TWO STATIONS ON THE SAME FREQUENCY DOESN'T WORK WELL
If you still listen to terrestrial radio in its old-fashioned form—with an actual radio and not some "smart" device—it can be a bit of a bummer when the signal that has your attention starts to fade as you get out of range. Occasionally, you'll reach the point where another station's signal bleeds through and fights for frequency dominance.
If you're heading out of town and you know you're getting out of range, you expect that sort of thing. However, it can be quite annoying when it happens in the middle of the city,
Yet that's exactly what's been taking place on the dial at 104.9 FM for the better part of the year. Let's say you're a sports-talk radio fan driving across town and you like listening to Colin Cowherd talk up the awesomeness of big market teams, or whether Paul Goldschmidt is still the only Diamondback who can get a hit. And Zach Clark keeps you up to speed on the Arizona sports scene in the afternoon.
You're getting your sports fix, and it's cool. But then you enter an area bordered roughly by Fort Lowell Road, Alvernon Way, Broadway Boulevard and Euclid Avenue, and chances are you're getting a dose of Frampton or Foreigner along with Cowherd or Clark.
There's nothing wrong with your radio. You've entered a section of town where two radio stations claim they have the right to the same frequency. The Journal Broadcast Group operates KFFN, the sports frequency, on a translator. However, some years ago, KZLZ LLC, which owns and operates KWCX, a classic rock station formerly licensed to Willcox, changed the city of license for that station to Tanque Verde for the purposes of making inroads in Tucson.
Care to guess where KWCX is on the dial? Both sides are being stubborn, and the lawyers for the respective organizations are making their cases as to why they should have access to the frequency.
KZLZ says that since it has a station licensed to Tanque Verde (although not an incorporated town, it is recognized by the U.S. Census Bureau) it should have priority to broadcast from that frequency. Journal argues there is no such viable location at the address given in Tanque Verde and the KZLZ proposal should be voided.
"When KZLZ LLC became aware of the first FCC filing by Journal, we were very surprised at the allegations and insinuations they made about us and we immediately reached out directly to Journal to resolve the matter, including our willingness to sell KWCX to them so that they would not lose this channel as expected under FCC rules," KZLZ managing member Todd Robinson said via email. "Journal did not wish to deal directly with us so we have been working through our respective attorneys and a broker to resolve this issue. After we offered to sell KWCX to Journal in late 2012, they indicated via their attorney that they did not think we had a suitable site for them to purchase KWCX. So, we spent the better part of the next year working on zoning and permitting several possible sites to take to them for their review.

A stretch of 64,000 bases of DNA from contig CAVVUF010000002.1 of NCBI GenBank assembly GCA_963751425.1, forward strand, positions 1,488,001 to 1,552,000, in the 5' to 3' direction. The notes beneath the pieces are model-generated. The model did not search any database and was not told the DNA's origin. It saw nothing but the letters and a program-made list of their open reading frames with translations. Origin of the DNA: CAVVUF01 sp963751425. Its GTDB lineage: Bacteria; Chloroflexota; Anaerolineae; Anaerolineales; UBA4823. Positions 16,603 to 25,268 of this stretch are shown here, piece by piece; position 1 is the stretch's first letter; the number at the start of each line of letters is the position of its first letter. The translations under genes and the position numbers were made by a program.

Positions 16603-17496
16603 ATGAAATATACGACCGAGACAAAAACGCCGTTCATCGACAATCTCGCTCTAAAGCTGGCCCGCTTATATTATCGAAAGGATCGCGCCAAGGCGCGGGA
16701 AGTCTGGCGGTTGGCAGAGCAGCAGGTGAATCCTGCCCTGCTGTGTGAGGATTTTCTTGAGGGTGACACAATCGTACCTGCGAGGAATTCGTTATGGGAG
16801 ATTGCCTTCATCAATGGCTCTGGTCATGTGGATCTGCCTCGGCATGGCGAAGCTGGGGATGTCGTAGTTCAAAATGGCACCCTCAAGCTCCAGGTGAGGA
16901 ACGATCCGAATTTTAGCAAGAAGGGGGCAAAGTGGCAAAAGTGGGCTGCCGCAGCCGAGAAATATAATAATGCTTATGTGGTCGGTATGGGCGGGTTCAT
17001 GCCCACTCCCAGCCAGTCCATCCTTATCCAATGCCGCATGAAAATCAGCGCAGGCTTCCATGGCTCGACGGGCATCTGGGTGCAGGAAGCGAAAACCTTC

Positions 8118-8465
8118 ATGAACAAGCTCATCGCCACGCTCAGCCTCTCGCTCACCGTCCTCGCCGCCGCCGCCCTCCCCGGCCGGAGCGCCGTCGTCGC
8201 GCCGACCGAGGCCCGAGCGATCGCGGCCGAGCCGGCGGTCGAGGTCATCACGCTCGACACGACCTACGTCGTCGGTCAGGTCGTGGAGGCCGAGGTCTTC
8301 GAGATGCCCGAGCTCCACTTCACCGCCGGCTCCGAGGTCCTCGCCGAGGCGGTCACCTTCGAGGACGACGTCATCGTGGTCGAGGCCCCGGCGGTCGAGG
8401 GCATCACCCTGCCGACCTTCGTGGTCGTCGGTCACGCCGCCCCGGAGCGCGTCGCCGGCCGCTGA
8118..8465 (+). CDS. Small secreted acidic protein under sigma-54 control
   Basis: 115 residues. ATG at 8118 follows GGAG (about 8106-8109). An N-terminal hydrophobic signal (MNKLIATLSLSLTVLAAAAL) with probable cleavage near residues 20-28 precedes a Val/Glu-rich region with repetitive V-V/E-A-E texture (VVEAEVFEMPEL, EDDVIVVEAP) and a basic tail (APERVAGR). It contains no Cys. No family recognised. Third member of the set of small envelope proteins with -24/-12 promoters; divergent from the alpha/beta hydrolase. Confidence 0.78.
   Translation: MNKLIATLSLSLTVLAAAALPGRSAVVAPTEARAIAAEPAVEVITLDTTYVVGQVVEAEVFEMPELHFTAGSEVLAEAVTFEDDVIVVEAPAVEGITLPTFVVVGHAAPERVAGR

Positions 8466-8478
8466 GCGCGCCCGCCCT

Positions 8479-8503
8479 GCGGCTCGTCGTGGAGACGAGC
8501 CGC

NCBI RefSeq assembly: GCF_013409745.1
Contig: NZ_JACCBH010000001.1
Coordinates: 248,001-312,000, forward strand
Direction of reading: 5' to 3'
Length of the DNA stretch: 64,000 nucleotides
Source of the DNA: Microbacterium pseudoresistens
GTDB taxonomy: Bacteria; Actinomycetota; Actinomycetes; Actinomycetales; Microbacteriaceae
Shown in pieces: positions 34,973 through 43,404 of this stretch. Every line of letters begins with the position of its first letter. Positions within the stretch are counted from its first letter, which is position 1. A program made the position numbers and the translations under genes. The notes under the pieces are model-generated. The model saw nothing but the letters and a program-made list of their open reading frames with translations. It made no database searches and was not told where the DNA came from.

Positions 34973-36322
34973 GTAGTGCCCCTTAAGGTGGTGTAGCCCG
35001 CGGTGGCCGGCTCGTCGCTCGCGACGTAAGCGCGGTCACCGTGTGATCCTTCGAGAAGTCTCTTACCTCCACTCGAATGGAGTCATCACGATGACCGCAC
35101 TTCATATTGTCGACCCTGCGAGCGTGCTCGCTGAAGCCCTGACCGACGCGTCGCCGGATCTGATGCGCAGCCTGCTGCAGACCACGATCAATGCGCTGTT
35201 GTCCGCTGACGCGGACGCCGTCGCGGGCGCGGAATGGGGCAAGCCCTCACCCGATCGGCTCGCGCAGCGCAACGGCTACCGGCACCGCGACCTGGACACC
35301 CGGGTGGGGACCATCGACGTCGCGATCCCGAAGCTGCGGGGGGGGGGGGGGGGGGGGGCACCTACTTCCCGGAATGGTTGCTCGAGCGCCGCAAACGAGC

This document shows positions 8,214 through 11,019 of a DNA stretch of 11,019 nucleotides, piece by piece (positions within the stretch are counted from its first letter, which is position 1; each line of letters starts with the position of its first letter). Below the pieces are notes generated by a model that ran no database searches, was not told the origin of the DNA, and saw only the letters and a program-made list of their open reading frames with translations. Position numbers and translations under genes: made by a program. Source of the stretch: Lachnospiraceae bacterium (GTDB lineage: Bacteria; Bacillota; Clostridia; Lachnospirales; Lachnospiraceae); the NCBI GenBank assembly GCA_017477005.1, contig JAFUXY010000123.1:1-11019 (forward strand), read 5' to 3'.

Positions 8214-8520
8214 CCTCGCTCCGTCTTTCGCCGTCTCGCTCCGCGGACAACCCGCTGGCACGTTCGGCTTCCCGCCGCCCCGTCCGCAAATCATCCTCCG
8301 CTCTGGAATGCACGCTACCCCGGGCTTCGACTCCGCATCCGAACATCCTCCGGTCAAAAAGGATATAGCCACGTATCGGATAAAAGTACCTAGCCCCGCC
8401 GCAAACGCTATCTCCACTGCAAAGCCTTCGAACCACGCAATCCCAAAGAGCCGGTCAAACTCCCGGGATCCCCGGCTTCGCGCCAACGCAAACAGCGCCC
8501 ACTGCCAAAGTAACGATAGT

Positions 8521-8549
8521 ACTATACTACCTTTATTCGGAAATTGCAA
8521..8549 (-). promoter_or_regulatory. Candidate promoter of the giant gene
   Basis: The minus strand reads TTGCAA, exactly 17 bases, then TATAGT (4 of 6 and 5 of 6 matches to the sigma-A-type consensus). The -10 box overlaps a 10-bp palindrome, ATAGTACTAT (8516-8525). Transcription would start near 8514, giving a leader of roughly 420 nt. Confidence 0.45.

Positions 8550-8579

"Given our good faith actions on seeking a new site for a sale to Journal, we were even more surprised and disappointed with the further FCC filings by Journal that questioned our integrity and alleged various bad deeds on our part. These are very serious matters that Journal has alleged and it may take years to resolve these through the FCC, which only benefits Journal since their translator has not been ordered off the air yet, pursuant to normal FCC rules."
But then why is a station licensed to Tanque Verde only available over the air in a small corridor in central Tucson? Because KWCX is broadcasting on that frequency, not from its designated location in Tanque Verde but from the roof of the KZLZ FM offices at Grant and Country Club. That antenna has a small reach, but happens to cut through KFFN's translator signal in some highly traveled and populated portions of town.
Robinson is confident his company will win the case and get access to the frequency.
"Per FCC rules, full power stations like KWCX have priority over translators like Journal's since they are considered secondary services," Robinson said. "There is not an example anywhere of a translator winning against a full-power station."
Even though he says he's confident KZLZ will win the case, Robinson says his company is pursuing the sale option to expedite the situation since it's possible this could "drag on for years."
"We remain more than happy to resolve this matter with Journal, including a sale or various swap scenarios (and we have proposed several options) and are happy to work directly with them or through intermediaries as they have insisted thus far," Robinson said. "Compared to Journal, we are a very small company and this matter has affected our business and cash flow in a very negative way. We have shown that we are a very responsive and responsible local broadcaster in Tucson via our operation of KZLZ."
The reality is that it's a lose-lose for both signals. There's pretty much no way Robinson and his group are going to persuade advertisers in Tucson to purchase time on a station with limited range that is battling for broadcast space against a competing radio outlet. It's also a significant burden for Journal, which loses the FM access to its already limited translator signal in the middle of town.
Journal officials did not respond to a request for comment on the case.